Call it farmer smarts.
State Senator Tom Berryhill contends stealth taxes are costing you and I money we never imagined. And at the same time they are a drag on our economy and can even hurt the environment.
The Twain Harte Republican - formerly of Ceres - and farmer is the author of Senate Bill 732.
The bill essentially would put Californians on par with most other states when it comes to sales tax at the time they trade in a vehicle and purchase a new one.
Currently, if the car you are buying is $20,000 and the dealer gives you $4,000 as a trade-in allowance you are taxed on the full $20,000 and not the $16,000 you are spending.
Based on the example, you are paying $340 for something you have already paid sales tax on once when you bought it new. The taxing rule flies in the face of how the Franchise Tax Board treats items sold at occasional yard sales. In a yard sale you are selling items you purchased over the years and used personally. If you paid more for the items than you sell them for, the sales are not reportable and therefore not taxable. Yet vehicles are.
Berryhill's bill recently cleared the Senate Committee on Governance and Finance unanimously. That's a pretty big step considering in past years it has been killed at that stage.
The state senator sees the bill as a way to make it more appealing for people to buy new vehicles. That, he points out, would go a long way toward helping clean up the air in the San Joaquin Valley that rates as either the top or second-worst air basin in the country depending upon what Environmental Protection Agency yardstick is used. A newer vehicle means newer technology. That translates into better mileage and lowered emissions.
Currently California sticks it to vehicle buyers in three ways. First, they are taxed on the purchase. Then they are taxed for property tax in lieu fees each year. And when they go to trade-in the vehicle for a newer one they are taxed on the residual value that they were already taxed on when it was purchased and repeatedly are taxed over the years through licensing taxes.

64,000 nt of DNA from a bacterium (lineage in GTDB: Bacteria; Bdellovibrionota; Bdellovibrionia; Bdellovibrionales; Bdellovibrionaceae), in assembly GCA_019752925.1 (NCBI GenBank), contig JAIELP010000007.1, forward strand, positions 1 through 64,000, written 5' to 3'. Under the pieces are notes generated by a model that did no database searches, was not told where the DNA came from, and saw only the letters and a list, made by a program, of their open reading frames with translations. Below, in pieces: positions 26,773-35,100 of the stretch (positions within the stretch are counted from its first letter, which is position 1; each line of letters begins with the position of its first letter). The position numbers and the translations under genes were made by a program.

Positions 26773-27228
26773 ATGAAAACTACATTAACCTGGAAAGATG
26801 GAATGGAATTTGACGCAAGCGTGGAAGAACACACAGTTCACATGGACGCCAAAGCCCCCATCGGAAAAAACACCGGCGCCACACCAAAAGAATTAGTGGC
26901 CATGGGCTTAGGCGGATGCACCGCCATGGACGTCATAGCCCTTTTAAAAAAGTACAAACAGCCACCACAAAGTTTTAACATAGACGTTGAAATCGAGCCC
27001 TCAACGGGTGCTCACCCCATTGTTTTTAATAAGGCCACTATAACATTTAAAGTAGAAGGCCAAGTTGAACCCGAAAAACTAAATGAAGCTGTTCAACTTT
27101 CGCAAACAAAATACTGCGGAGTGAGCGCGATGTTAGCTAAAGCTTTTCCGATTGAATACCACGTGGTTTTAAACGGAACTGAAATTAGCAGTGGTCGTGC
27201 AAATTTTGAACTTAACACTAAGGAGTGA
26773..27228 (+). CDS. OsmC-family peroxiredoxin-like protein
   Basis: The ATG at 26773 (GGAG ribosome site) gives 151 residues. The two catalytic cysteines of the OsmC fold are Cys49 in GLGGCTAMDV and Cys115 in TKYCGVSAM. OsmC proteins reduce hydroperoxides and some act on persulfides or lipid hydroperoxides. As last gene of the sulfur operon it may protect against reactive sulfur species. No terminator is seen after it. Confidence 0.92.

If the vehicle was $30,000 new and you kept it for seven years you will have paid $2,550 in sales tax and over $1,750 in vehicle registration taxes. Basically you will have paid 14.3 percent of the car's new price in taxes. Then, if you get $7,000 for a trade-in allowance you are being taxed another $595 on the car you bought seven years previously. That makes the accumulative tax on the car's value $4,895, or an effective tax rate of 16.3 percent.
That extra $595 is being paid despite your car meeting the same criteria as garage sale items that exchange hands. In reality, you are taxed twice on $7,000 of the original $30,000 purchase price.
Berryhill calls the tax assessed at trade-in time "unnecessary and duplicative."
Those politicians who believe we can tax our way out of any problem might dispute the unnecessary moniker but they certainly can't argue that it isn't duplicative.
Our tax system is a mess.
It needs to be fair. It needs to be transparent. And it needs to be clean.
Senate Bill 732 is a step in that direction.
This column is the opinion of Dennis Wyatt, and does not necessarily represent the opinion of The Courier or Morris Newspaper Corp. of CA.